There are two basic types of customers for music systems: those who want to spend enough for a good sounding system (with acceptable aesthetics), and those who strive to create the most compelling system possible within their budget.
For the first group the process of designing a system is relatively straightforward. First identify high-value, realiable, and well supported hardware within the budget. Then ensure the chosen options will work together well as a system (from both an electrical and acoustical perspective) and are acceptable from an interior design perspecitve. Finally, evaluate wether the system is likely to meet needs that may evolve over time.
For those striving to build the best sounding system they can afford, the challenge is considerably trickier. For the most part, audiophiles are working to improve existing systems rather than starting from scratch. In this scenario, upgrading an individual component is the most common strategy. In a world filled with hyperbolic claims, questionable science, and ambiguous reviews it is not easy to identify probable upgardes. All to often, inserting a new piece of gear doesn’t produce the improvment the owner was hoping for.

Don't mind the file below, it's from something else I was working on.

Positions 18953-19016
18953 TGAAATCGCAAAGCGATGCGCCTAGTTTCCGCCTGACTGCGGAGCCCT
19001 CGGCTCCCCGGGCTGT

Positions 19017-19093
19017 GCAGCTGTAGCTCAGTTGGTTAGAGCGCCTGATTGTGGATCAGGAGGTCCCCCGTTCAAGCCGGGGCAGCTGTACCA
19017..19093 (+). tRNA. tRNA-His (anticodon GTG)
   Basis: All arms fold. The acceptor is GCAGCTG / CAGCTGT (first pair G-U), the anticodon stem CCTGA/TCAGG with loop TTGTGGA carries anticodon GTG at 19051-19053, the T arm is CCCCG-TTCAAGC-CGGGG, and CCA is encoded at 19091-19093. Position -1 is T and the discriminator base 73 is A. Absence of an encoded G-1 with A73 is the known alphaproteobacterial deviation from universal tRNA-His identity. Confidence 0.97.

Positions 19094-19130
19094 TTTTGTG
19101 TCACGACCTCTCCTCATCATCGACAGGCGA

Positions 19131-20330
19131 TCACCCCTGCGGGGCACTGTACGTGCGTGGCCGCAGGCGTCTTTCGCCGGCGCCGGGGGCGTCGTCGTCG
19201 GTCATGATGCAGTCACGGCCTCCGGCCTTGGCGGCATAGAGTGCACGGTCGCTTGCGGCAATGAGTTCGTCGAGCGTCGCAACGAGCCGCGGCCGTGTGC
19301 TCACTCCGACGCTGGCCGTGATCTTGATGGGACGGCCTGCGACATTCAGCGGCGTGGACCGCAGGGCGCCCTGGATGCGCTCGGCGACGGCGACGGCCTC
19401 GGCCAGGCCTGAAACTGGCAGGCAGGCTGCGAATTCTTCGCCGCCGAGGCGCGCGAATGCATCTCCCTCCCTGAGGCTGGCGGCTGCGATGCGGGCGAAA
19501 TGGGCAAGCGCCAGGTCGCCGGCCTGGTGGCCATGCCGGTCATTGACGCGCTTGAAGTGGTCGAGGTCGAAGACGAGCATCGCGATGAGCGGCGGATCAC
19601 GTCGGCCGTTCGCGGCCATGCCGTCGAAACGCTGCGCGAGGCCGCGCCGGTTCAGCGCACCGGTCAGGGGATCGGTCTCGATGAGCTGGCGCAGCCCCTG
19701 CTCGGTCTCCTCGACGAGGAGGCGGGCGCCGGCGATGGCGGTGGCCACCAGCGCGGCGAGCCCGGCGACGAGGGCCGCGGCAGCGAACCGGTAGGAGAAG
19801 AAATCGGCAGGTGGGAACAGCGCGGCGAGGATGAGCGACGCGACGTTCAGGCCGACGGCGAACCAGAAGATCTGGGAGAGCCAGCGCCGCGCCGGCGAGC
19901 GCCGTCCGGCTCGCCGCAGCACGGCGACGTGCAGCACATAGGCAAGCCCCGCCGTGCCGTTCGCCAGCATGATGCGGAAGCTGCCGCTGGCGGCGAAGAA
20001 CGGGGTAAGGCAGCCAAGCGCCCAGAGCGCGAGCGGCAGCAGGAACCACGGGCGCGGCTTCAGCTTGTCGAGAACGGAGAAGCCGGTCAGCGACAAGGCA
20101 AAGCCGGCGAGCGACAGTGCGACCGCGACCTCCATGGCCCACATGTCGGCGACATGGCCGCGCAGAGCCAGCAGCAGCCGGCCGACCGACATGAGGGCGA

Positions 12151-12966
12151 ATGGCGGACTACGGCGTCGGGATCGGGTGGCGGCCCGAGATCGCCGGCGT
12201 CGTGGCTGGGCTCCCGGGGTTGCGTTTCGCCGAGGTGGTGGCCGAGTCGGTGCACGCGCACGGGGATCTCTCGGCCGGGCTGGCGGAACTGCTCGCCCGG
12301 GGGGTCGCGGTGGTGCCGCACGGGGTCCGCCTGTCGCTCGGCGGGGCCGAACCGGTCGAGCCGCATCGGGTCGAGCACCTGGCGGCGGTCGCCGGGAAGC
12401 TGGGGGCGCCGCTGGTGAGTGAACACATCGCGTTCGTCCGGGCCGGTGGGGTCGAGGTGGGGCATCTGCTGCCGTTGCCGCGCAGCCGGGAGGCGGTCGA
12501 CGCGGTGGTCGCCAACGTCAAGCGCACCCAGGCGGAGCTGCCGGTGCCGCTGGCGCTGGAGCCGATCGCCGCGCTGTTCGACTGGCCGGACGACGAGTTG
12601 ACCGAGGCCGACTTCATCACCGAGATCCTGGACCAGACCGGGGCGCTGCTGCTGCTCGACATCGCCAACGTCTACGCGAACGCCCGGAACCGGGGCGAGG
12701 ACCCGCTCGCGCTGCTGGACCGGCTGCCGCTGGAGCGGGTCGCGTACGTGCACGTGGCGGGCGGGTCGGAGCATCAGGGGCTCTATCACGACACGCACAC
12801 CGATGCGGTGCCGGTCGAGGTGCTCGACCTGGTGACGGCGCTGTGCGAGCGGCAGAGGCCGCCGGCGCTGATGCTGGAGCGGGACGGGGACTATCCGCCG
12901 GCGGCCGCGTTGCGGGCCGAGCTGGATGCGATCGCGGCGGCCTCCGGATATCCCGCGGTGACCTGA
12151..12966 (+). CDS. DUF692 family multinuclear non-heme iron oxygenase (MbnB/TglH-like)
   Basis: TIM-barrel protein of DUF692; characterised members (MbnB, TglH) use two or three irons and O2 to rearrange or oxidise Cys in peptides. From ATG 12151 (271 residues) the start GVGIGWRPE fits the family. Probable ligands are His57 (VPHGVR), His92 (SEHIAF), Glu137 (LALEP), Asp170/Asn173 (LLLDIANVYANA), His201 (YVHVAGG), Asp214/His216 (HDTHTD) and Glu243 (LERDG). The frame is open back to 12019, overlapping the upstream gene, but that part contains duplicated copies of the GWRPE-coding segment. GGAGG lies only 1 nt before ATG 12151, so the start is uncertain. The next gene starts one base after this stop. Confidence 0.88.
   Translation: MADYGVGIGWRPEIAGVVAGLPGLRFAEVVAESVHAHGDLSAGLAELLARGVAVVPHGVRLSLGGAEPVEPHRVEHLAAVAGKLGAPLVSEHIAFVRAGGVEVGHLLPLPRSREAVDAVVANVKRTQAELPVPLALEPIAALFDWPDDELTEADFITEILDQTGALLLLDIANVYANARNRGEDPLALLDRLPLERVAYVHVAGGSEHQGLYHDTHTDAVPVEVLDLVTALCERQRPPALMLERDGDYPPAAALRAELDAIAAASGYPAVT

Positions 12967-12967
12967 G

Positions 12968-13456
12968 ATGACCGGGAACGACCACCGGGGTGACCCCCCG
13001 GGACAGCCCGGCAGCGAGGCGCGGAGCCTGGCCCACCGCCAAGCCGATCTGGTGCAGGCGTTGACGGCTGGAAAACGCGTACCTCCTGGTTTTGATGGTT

While upgrading components can sometimes work out, the “cut and try” approach of swapping gear in & out can be expensive and inefficient. A better approach is to start by assessing the foundations of system performance; electric power, room acoustics, and set-up, before considering changing either cabling or components. This methodology can often identify readily correctable “weak links” that may call into question the need to purchase expensive new hardware. Because this approach requires significant technical expertise and some specialized test equipment, most audiophiles still shoot in the dark with component selection and set up. They simply try out numerous combinations untill they hit upon one they like, without ever knowing why this is so. Of course, there are many subtle aspects of system performance that can only be determined by trail and error (e.g. finding preferred cables). However, it can save a lot of time and money to first ensure the foundations of a system are sound and that the fine tuning that is done later on isn’t in response to a more basic problem.
Westside has the technical skills, knowledge, and experience to help you on your journey in building a more engaging music system. Please contact us if you would like to learn more about how we can make your system really sing.